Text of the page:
Normal joint cartilage is a protective surface to the bones which, along with the synovial fluid bathing the joint capsule, allows smooth movement of a joint during motion.


Continual wear and tear on the delicate cartilages and associated soft tissues (particularly in the fetlock and knee or hock) from loading during performance/competition work can lead to joint disease.

The ongoing trauma-repair battle amid the negative effects of associated inflammation, eventually stimulates the body to produce extra bone around the joint in an attempt to stabilise it, this is the hallmark of osteoarthritis. It is a progressive disease that will affect the large majority of competition horses at some point and although cannot be cured, regimes can be implemented to slow the process and alleviate associated pain to aid performance and welfare.

For definitive diagnosis and a more accurate prognosis, nerve block assessments and often x-rays are indicated. Both steps in diagnostics are important as bony change seen on x-rays, may not necessarily be the cause of the lameness, and may be the historic remnants of old issues.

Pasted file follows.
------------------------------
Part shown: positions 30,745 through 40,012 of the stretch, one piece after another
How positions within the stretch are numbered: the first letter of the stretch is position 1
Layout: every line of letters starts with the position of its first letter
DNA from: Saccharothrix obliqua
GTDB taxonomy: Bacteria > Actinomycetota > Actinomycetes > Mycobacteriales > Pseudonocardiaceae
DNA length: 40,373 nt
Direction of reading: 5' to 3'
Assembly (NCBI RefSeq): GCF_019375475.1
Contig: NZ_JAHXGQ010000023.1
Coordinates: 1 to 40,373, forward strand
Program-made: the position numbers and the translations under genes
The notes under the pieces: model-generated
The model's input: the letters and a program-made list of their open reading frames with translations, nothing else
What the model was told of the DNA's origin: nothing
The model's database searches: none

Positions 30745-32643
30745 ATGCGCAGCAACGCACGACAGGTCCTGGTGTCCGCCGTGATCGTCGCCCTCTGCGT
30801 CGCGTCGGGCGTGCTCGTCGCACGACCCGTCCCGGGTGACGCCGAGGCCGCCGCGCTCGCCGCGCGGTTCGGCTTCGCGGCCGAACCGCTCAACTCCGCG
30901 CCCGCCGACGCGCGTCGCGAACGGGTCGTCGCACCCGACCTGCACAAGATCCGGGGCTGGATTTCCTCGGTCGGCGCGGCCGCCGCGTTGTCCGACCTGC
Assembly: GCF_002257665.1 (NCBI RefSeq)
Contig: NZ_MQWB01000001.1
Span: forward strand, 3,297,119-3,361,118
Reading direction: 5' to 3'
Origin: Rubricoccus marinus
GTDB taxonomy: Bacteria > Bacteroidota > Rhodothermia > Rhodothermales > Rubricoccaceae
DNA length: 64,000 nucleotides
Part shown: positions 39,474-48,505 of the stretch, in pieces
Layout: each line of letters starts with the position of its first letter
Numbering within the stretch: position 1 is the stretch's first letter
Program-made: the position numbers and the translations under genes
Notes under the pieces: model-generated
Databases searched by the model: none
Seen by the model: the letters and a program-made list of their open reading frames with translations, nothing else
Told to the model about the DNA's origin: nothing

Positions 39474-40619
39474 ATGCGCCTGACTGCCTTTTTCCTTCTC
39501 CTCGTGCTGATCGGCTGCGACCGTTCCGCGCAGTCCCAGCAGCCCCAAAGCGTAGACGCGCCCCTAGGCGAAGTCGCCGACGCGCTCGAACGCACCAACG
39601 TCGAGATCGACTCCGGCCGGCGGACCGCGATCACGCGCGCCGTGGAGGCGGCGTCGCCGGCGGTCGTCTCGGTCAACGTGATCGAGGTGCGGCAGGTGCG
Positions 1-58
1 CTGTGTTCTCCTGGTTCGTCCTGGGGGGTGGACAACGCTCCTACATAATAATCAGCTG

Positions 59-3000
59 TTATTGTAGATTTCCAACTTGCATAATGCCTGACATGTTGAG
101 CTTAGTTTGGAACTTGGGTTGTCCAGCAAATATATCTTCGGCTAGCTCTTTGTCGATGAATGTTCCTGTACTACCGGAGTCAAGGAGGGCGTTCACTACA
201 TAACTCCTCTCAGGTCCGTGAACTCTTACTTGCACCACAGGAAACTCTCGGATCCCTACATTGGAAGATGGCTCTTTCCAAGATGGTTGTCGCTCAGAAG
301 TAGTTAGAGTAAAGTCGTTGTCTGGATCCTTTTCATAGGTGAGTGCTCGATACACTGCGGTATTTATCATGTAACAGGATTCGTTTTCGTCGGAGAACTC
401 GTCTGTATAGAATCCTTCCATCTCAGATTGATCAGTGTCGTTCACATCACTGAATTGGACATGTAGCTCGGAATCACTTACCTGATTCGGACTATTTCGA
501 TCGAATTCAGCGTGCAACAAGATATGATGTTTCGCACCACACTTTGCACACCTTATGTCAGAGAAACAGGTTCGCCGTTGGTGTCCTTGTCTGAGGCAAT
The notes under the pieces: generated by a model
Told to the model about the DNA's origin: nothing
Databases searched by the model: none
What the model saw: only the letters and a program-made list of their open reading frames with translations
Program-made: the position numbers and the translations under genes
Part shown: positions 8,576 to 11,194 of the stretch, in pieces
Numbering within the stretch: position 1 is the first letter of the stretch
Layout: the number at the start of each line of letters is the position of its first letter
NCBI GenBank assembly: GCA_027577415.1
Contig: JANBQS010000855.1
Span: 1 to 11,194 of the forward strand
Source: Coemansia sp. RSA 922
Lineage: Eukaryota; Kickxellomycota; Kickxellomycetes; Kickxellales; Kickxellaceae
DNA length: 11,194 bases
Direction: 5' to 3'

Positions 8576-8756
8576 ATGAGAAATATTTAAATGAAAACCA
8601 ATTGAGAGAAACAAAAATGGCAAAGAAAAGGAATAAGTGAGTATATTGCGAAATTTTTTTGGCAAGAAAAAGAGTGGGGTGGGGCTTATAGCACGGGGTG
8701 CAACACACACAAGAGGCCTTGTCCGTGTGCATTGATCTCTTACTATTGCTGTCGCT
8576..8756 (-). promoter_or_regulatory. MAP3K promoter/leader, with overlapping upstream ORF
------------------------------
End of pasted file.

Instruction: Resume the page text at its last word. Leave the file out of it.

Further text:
There are many varied management and drug regimes which help to alleviate the symptoms and pain associated with degenerative joint disease/arthritis:

Oral anti-inflammatories such as Bute are useful in dampening the joints’ over-reaction to chronic stress injuries. They are ideal for use between events as the joint recovers to prevent detrimental effects of inflammation.

Injectables such as Corticosteroid give a more direct treatment of inflammatory joint problems. Joint supplements direct into joint or via muscle/vein injection for more direct absorption.

Where an obvious acute injury has occurred that may trigger early onset of arthritis, surgery and careful management/exercise regimes may be useful alongside joint support to speed up the body’s repair and prevent further damage to the area. Surgery can also be useful to assess the full degree of damage and resultant prognosis in large joints giving more detail than radiographs and ultrasound scans.

It is important that horses continue with light exercise to keep joints supple through winter and when spelling – especially older horses who have a much greater risk of suffering from clinical signs of arthritis.

Contact Franklin Vets for the best treatment options for your horse.